Beato ended up producing the tracks that form the new EP in a two-week session that resulted in a polished, professional recording.

“The reason we wanted somebody big like Rick is that in this industry, whether it’s a record label or a club, we want our first impression to be as good as possible,” Sanders says.
The songs on the new EP range from the party-anthem title track to a more nuanced yet no less powerful tune, “Soldier’s Prayer.”

“I had a full ride to USC through the ROTC before I quit to do music full-time,” Sanders says. “If I wasn’t on stage, I’d probably be jumping out of planes. I wanted to write a song dealing with the military, the internal struggle of a soldier who’s not just overseas but separated from his family.”

The story line follows the soldier as he loses his family to crime at home and then wraps up with a twist.

“When he loses his life at the very end of the song, it’s almost happy because he’s going back home to be with his family,” Sanders says.

Moments like this in The Casual Kings’ music elevate them above being just a rock band, but they’re fully capable of filling that role, as the EP’s title cut reveals.

“That song’s about our love of being on stage,” Sanders says. “We’re a force; it’s our whole M.O. We don’t want to be just a local band, we want to do something that’s going to get national recognition.”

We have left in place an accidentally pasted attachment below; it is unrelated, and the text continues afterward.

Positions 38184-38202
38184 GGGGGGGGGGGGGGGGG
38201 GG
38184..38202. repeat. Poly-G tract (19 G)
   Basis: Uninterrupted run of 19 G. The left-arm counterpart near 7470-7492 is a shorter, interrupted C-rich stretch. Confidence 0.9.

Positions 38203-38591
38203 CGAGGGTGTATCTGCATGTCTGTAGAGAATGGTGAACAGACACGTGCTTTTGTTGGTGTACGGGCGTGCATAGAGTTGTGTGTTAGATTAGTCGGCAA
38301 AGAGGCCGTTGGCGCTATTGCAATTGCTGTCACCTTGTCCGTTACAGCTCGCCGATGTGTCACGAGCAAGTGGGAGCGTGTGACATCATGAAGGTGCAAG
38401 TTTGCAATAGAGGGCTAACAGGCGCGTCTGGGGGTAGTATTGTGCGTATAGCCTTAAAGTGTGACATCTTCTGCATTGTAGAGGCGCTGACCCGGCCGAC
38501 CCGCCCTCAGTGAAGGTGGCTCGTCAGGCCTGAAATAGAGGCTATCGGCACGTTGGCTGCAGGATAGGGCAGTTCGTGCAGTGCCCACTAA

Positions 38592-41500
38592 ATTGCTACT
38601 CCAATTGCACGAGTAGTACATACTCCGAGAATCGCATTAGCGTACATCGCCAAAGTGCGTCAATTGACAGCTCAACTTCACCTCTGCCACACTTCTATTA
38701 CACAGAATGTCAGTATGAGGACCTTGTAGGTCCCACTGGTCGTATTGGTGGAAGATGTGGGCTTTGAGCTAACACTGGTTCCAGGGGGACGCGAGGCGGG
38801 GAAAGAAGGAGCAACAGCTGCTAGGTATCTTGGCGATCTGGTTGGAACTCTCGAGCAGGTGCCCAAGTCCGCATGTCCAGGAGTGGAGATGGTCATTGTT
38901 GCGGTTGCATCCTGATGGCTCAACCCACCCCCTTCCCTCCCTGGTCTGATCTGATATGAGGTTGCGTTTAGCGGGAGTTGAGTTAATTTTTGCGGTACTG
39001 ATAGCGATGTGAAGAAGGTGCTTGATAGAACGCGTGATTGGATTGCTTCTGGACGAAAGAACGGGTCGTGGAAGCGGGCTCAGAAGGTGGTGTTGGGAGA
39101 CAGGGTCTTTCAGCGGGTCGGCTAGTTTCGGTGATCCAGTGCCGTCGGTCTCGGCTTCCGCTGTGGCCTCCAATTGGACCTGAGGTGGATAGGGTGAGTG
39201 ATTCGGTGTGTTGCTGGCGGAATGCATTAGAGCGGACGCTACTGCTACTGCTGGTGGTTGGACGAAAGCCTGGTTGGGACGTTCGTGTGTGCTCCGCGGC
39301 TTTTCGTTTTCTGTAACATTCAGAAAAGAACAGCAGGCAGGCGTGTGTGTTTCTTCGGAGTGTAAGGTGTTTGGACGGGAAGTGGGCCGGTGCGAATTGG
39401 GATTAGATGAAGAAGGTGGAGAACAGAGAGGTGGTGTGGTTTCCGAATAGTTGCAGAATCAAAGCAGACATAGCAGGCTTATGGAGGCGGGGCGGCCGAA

The House is at 2020 Devine St. in Five Points. Doors open at 8 p.m.; admission is $5, $7 under 21. With Leslie, The Kicks. This show is sponsored by Crown Royal — can you say drink specials? — and WARQ-FM; WARQ presents a remote broadcast of the show from 8 to 10 p.m. Call 253-7888 or visit for more information. - The Free Times


Bustin Thru EP / released Feb 2011



The Casual Kings formed when Rhett and MIke A teamed up with the rhythm section of Mike M and Collin D in 2010. Drawing from a collective love of bands like Rage Against The Machine, 311, and recent Universal signee The Weaving (formerly Villanova), the band writes songs that practically force your feet to move and your hands to raise in the air. Playing live througout the southeast gave the band a chance to form a strong bond and a tight and explosive live show. Recently signing with a management company, the band self-financed their debut EP "Bustin Thru" which was recorded with producer Rick Beato (Shinedown, NeedtoBreathe) at his Black Dog Studios in Stone Mountain, GA over a two week period in October of 2010. The band is releasing "Bustin Thru" on Feb 18th, 2011 in their hometown of Columbia, SC and is going on a non-stop tour to promote the record and spread the word on what promises to be one of the breakthrough acts in the southeast this year.